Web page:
International Financial Reporting Standards (ifrs) Adoption in Africa: the Influence of Anglo Neo-colonialism Matthias Nnadi



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Table 3: Percentage of European Colonizers and IFRS Status of Colony Countries of Africa

European Country

Percentage territory

Percentage adoption of IFRS

Britain

35.1%

64%

France

32.4%

9%

Netherland

10.3%

9%

Germany

7.4%

4.5%

Austria

1.5%

4.5%

Italy

1.5%

4.5%

Portugal

8.8%

4.5%

Belgium

3%

0%

The influence of British imperialism over their territory in establishing an accounting standard similar to theirs has been well documented (Elad and Tumnde, 2009; Aguolu, 2000; Briston, 1978; Oliver, 1957). Zeghal and Mhedhbi (2006) argue that colonial ties are among the factors that influence developing countries to adopt international accounting standards. Other factors may include the existence of multinational companies, foreign investments, and the extent of openness to foreign markets, international treaties and the presence of international accounting firms. For international standards to be beneficial to the developing countries, they must reflect local needs and be fine tuned accordingly. There is no doubt that most of the developing countries of Africa will benefit from the IFRS if the standard recognises the disparity in economic growth between the developed western economies and the developing African countries. With considerate modifications5 and adaptation of the standards, the IFRS can contribute towards the economic growth of Africa (Larson, 1993).




  1. Conclusion

The influence of the British on their former African colonies remains strong, as evidenced by the rate of adoption of the IFRS. Zeghal and Mhedhbi (2006) confirm that countries with Anglo-Saxon ties are more likely to adopt the IFRS than others. This study further provides verifiable evidence on the level of the British influence, in comparison with other European colonizers, on their former colonies. The percentage of African countries colonized by the British, who have adopted the IFRS, is far higher than those of French, German, Portuguese and other European imperial powers. This followership enjoyed by the Anglo bloc can be attributed to the cultural affinity bounded by the commonwealth organisation. Alexander and Nobes (2010) note that several African countries, that are members of the commonwealth, have developed their accounting system from the British Companies Acts.


However, for accounting standards to be beneficial to the developing African region, they have to be adopted based on national needs rather than any form of cohesion or coercion. The importance of aligning standards to local environments has been advocated (Talaga and Ndubizu, 1986); this will ensure that the application of such standards is relevant to the needs of users of such financial information. If the IFRS is focused on the benefits of investors, as it’s currently posits, countries without stock markets will find its adoption irrelevant. In such circumstances, coercion by imperial powers and the World Bank for adoption of the international standards becomes mean and oppressive; as such countries do not stand to benefit from their adoption. Rahaman et al. (2004) revealed how the World Bank’s lending operations to the Ghanaian public sector organization, the Volta River Authority (VRA), operating under a strict social and environmental reporting regime, have utilized accounting techniques in masking, legitimizing and justifying an exploitative relationship between the World Bank and the VRA.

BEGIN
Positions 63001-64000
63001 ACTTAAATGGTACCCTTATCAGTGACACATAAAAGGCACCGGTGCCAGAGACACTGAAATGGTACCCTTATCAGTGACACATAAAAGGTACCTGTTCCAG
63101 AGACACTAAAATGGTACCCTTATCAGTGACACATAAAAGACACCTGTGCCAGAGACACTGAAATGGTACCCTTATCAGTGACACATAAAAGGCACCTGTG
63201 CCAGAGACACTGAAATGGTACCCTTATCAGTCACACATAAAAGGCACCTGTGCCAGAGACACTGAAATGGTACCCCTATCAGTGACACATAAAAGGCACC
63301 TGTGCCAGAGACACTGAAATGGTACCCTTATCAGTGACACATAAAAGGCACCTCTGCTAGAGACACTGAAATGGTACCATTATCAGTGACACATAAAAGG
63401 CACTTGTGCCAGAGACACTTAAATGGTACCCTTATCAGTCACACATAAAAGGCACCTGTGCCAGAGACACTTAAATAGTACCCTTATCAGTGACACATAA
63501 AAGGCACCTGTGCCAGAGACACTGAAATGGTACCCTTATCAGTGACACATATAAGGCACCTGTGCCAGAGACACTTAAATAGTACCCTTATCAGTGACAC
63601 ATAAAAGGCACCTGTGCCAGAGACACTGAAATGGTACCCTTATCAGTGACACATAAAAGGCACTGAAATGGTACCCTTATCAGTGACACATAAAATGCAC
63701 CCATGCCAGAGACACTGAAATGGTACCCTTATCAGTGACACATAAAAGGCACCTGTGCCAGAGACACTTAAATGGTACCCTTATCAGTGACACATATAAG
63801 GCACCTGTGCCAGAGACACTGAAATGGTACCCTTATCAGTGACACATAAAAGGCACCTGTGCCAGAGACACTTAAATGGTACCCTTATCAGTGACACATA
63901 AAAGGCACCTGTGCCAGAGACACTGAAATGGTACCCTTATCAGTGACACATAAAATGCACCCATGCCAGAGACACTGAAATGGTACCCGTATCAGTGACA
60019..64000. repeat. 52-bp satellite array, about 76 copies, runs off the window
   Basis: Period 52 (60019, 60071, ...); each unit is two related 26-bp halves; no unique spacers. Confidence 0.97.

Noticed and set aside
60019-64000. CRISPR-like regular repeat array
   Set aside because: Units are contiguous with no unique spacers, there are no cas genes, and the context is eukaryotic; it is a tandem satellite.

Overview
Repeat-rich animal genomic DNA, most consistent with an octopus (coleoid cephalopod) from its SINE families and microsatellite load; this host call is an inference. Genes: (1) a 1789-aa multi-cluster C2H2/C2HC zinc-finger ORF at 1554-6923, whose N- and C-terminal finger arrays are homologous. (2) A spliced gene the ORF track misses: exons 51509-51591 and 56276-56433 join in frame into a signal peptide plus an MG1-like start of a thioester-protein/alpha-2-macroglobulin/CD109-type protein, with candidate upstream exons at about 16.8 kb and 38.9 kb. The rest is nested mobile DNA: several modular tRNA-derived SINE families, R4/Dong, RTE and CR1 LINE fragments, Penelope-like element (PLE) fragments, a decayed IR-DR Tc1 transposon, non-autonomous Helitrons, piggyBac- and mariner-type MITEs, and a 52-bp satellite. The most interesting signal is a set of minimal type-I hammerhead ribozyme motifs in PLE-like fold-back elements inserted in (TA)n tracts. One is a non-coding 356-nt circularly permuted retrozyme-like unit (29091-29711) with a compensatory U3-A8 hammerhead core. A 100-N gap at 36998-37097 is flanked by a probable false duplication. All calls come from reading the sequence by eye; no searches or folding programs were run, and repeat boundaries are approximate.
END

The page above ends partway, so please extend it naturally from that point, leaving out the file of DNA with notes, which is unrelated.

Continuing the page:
Annisette (2004) also asserts how the World Bank utilizes accounting standards in further degradation of the economies of most developing countries. It was revealed that various ways exist for accounting to be implicated in the social, economic and environmental impoverishment of developing Africa countries (Walters, 1976). Given that the World Bank is an agency controlled by the developed economies; its collaboration with the IFRS is not surprising. Preparing financial statements in compliance with the IFRS has become a precondition for IMF loans and the World Bank. Some developing countries in Africa rely on international aid as such; the adoption of the IFRS becomes a compulsive child of circumstance rather than a national consensus. The implication of this; is that the relevance of the standards becomes distance from becoming a facilitator of national growth.
There is a greater need to involve the African countries more fully in the activities of the IASB. The disparity in the composition of the IASB creates an implied feeling of neglect and less relevance of the region. Of more serious concern is the evolution of class stratification generated among the standards setters, by such inequality in the number of representatives on the international standards board. For harmonisation to be achieved, equal representation of all the continents must be ensured, and the leadership rotated amongst all member countries. The current composition of the standards board leaves the African continent in a weak membership status. As Bakre (2008) posits, the IASB is a neocolonialist and capitalist organ of developed countries, with a sole mission of protecting Western investments.
Throughout its inception, the leadership of IASB has been a privilege position of the British and their western allies who colonized Africa. If the mission of the IASB is to articulate a translatable accounting standard, which will be a fit-all for all countries, its leadership will be rotated among member or subscribing countries. In spite of its non-subscription to the IFRS, the US has remained a dominant partner of the IASB. This is at the expense of the African continent which has a sole representative in the accounting standard setting body despite having many of its countries subscribing to the IFRS. Financial reporting techniques, practices and calculations have become a neocolonialist tool employed and continue to be employed to achieve the main objectives of colonialism. It has become a modern technology (Neu, 1999) employed by the colonisers to support their imperials expansion and control (Bakre, 2008).